The Dunedin research confirmed the government research finding: "People suffered crises in their lives and struggled to deal with them, often losing all their resources and ending up in debt before swallowing their pride and going for help".
"The key thing that drove them to seek help was usually their kids. When the kids were suffering, it was the last straw," Prof Shannon says.
"Some of the people, especially the women, were really impressive [in] their courage and the efforts they went to, all to protect their kids.
"The voluntary sector and foodbanks were great. They helped with food but much more as well, getting people back on the up again."
But the study showed that many of the official services, ranging from health services to benefits, were "more concerned with rationing than helping" and often made things worse.
"The key response for us was support and empowerment, helping people build the support networks which can protect and empower them and minimise the factors that make them vulnerable.
"The tragedy is that so many of the services, supposedly designed to support people, in fact made them more vulnerable and at risk."
After about 45 years of involvement in social work and community development, Prof Shannon is quick to take issue with some of the negative stereotypes of beneficiaries.
Some politicians provided "misleading information" and loved "coming up with cases of beneficiaries who are supposedly getting lots of money".
If that was the case, given the rules in place, it was "the fault of the politicians and bureaucrats - they should be dismissed for incompetence".
He is particularly critical of the "stigmatising" of single mothers receiving the domestic purposes benefit, and of critics who pretended such mothers "are all young women who see it as a permanent lifestyle choice".
"That is rubbish. Most such beneficiaries are mature people getting out of bad relationships and most are on the benefit for only three years. Hardly a chosen permanent lifestyle."
He also takes issue with "all the targeting and punitive measures, making support harder to get", and suggestions "beneficiaries and families are all malingerers".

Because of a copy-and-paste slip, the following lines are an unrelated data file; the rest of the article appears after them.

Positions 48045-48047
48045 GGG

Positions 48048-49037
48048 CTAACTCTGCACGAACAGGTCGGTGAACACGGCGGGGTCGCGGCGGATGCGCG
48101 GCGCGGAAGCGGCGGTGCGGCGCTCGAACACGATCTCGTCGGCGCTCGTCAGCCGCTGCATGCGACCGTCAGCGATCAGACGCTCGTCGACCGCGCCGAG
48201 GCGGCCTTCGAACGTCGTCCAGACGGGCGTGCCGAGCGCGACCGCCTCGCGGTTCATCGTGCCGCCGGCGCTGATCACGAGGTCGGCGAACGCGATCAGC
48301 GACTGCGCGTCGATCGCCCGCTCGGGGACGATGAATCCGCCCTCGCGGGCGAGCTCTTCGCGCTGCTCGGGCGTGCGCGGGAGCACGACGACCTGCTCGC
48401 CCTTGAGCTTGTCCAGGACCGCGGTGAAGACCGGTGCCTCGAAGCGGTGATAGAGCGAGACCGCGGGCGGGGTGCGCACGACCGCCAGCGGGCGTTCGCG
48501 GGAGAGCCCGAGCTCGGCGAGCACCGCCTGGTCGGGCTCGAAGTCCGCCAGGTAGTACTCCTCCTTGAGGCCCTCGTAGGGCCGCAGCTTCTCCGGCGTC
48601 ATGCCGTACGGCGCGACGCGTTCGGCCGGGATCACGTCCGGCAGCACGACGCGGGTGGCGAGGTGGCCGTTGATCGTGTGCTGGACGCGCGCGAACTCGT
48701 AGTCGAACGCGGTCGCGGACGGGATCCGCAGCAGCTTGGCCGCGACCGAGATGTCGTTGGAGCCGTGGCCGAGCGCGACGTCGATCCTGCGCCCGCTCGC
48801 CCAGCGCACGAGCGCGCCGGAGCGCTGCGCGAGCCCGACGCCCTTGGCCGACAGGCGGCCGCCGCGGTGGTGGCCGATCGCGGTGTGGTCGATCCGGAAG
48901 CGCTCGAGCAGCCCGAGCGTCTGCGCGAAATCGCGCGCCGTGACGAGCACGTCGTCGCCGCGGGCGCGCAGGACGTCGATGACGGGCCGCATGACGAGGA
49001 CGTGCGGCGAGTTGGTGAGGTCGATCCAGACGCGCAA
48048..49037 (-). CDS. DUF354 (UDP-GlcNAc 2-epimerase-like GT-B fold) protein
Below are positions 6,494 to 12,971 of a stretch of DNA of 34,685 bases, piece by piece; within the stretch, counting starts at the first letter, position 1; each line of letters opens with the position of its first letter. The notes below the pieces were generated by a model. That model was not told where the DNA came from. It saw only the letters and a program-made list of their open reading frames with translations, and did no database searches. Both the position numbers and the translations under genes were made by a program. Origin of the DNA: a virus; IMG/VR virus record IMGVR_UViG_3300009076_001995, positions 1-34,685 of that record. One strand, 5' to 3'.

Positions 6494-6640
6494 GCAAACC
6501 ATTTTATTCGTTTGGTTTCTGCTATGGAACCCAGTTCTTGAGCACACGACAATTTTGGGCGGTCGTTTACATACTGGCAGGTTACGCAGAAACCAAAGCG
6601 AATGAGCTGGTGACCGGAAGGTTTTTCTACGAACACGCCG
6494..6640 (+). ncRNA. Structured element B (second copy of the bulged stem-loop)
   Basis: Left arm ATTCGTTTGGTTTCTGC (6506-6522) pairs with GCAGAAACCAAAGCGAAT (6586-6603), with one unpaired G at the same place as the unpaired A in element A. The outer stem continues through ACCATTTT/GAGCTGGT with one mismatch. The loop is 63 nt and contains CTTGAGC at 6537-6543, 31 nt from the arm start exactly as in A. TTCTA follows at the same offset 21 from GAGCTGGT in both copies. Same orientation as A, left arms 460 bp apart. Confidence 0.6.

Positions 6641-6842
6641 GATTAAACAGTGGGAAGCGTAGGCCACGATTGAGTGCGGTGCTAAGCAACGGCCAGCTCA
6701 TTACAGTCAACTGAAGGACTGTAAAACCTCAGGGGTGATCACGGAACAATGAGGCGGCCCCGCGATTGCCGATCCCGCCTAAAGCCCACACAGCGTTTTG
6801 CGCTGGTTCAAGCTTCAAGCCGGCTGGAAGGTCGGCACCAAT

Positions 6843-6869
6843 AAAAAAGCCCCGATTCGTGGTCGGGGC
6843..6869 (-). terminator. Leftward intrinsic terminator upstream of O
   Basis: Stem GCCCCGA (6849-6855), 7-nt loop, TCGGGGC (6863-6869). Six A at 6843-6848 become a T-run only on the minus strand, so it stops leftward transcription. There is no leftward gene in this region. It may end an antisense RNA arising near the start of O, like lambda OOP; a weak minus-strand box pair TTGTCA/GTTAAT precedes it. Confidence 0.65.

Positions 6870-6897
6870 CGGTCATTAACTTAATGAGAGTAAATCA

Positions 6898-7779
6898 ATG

"Politicians know better, but dishonestly scapegoat and single out people who can't defend themselves," he says.
"Beneficiaries are people who have lost their jobs; people with serious disabilities, mental health issues; women struggling to raise children on their own after escaping violent relationships.
"Yet the politicians stigmatise them. They pretend to be against domestic violence but stigmatise women who try and get out of such situations. It is hypocritical.
"All we need is a bit of history. Child abuse, family violence, imprisonment rates have all exploded since [then Social Welfare Minister Jenny] Shipley's benefit cuts of 1991 when they cut some, hardly generous, benefits by up to 25%."
Politicians from various political parties had since "failed to do anything about it", he said.
Supposed ignorance was "no defence". Groups such as Child Poverty Action had clearly demonstrated the effects.
Social and community development workers face many major challenges:
• As a result of physical maltreatment from 1998-2002, 590 children were hospitalised after an assault; of those children, 46 later died.
• Among OECD countries, New Zealand has one of the highest rates of child death from maltreatment, with 1.2 child deaths per 100,000 children annually; four to six times worse than the leading industrial countries' average.
• New Zealand children in their first year of life have the highest rates of all age groups for death from assault; Maori children face twice the statistical risk of death by assault as non-Maori children.
- Source, "Improving the Transition", recent report to the Prime Minister.
Associate Prof Pat Shannon.
• Born: Wellington, June 1943.
• Worked as a community worker in Porirua, from 1965.
• MA-MSW (master of social welfare) degree, Auckland University, 1974.
• Taught in sociology department, Auckland University 1974-75.
• Joined University of Otago staff, 1976, later completing an Otago doctorate.
• One of the founders of the University of Otago's social work and community development studies.
• Author of several books, including, with Dr Susan Young, Solving Social Problems: A Southern Perspective.
• Took voluntary severance from Otago University, effective from June 30, as part of restructuring of former social work and community development department, and the creation of a new combined sociology, gender and social work department.
• Will continue long-standing southern research interests.